By Rebecca Bulnes
By Lee Zimmerman
By Rebecca Bulnes
By S. Pajot
By S. Pajot, Liz Tracy, Kat Bein, & Sean Levisman
By Kat Bein
By Ashley Rogers
Admit it: Sometimes you're sitting around listening to your old Sex Pistols records and thinking, Which punk-rock icon has the biggest schlong? Or maybe you're wondering, What kind of pizza would that Food Network dude say goes well with the New York Dolls?
The Official Punk Rock Book of Lists (Backbeat Books, $16.95) answers those questions. Apparently Dee Dee Ramone had an enormous unit, and TFN's Mario Batali says a slice of thin-crusted Napolitana is a good choice. Besides that, there's much more, everything from "6 Great Moments in Puking" to "12 Dudes Who Wore Dresses Onstage."
Coauthor Amy Wallace, who co-wrote several books in the original series with her dad, novelist Irving Wallace, came up with the idea for a punk version but needed someone with a little more street cred and punk connections. Enter "Handsome" Dick Manitoba, frontman for Seventies hell-raisers the Dictators, occasional MC5 singer, erstwhile junkie, radio host, and New York City bar owner.
The collaboration was tricky. Manitoba never met Wallace in person, but they spent hours e-mailing and talking on the phone. Manitoba's job was to reach out to his old pals, who put together the book's 125-plus lists. Wallace then whipped the hand-scrawled text into readable shape.
Manitoba says he and Wallace had a blast coming up with the book's various lists, which span the mundane ("Raising the Bar: 90 Very Tall Punks") to the informative ("Richard Meltzer's Beatnik Roots of Punk: A Reading List") to spit-gobbingly punk ("4 Punks Who Had Sex Onstage"). Then there's Manitoba's favorite, "Debbie Harry's List of 'People I'd Like to Fuck.'"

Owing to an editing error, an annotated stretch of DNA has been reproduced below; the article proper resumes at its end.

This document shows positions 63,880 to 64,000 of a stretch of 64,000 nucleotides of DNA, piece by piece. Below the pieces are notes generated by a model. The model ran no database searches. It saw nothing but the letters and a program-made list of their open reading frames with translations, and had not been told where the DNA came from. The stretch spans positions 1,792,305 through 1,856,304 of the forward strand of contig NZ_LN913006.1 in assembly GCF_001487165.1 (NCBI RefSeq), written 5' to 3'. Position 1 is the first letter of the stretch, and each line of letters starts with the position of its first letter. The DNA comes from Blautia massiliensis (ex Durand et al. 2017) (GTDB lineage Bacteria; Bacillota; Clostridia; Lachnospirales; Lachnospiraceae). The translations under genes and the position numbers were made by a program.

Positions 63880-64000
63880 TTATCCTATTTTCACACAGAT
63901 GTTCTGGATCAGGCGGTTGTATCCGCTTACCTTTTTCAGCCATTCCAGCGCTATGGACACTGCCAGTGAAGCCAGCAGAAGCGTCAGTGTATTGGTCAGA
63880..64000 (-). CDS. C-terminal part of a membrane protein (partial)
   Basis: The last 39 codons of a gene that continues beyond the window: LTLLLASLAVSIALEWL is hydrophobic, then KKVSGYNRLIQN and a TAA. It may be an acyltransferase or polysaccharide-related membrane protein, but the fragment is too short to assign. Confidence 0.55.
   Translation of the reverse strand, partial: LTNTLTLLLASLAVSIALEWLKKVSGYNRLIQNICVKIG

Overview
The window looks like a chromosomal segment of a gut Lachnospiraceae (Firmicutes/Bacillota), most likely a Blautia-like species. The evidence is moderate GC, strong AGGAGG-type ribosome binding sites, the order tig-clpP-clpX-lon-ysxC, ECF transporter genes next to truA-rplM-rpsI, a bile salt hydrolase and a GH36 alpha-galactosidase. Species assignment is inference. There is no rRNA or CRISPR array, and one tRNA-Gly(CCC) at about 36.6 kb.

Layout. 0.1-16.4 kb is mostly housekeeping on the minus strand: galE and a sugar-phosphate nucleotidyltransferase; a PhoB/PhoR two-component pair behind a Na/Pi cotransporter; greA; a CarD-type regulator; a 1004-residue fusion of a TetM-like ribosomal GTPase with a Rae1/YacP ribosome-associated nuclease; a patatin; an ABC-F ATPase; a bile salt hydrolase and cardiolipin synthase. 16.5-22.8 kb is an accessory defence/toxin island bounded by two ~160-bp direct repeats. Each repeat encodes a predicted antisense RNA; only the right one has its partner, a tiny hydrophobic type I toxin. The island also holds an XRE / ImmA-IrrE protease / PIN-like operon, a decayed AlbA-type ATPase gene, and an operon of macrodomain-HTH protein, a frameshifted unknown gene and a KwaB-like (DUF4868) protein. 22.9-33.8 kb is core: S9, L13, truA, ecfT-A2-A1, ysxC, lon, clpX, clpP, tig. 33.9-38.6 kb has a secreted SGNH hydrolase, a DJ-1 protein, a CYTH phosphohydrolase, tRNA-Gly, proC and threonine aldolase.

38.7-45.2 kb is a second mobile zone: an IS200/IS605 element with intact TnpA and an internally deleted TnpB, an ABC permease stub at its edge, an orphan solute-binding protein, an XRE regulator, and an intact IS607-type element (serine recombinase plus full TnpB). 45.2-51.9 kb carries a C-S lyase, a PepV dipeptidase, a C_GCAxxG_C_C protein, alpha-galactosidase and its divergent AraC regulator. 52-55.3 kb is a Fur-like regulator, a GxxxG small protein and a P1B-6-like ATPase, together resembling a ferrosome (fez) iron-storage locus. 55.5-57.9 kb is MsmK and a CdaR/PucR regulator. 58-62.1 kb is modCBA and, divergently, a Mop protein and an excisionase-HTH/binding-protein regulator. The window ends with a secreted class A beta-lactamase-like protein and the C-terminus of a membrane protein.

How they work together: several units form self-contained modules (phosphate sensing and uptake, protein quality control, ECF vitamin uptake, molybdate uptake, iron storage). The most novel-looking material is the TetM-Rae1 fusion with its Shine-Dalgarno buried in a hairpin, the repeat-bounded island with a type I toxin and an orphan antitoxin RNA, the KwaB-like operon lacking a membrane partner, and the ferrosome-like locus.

They never really made it, but the Dictators were clearly an influence on another group of native New Yorkers: the Ramones, a band thoroughly represented in Manitoba and Wallace's book. And except for a few mentions — in chapters like "101 Ridiculous Punk Rock Names," "Gobbing's Greatest Hits," "10 Punk Songs That Are Nowhere Near as Offensive as They Seem" — Manitoba and the Dictators take up very little space in the book. Odd, considering Manitoba's knack for self-promotion.
Maybe Manitoba will make more room for himself in the sequel, which he's now plotting. After all, he says, people love this sort of book. He sums up its appeal with a reference that includes, in true punk-rock fashion, feces.
"It belongs in the bathroom," he says. "There's only so many Victoria's Secret negligees you can look at when you're taking a shit. This gives you a little something more to do for five minutes."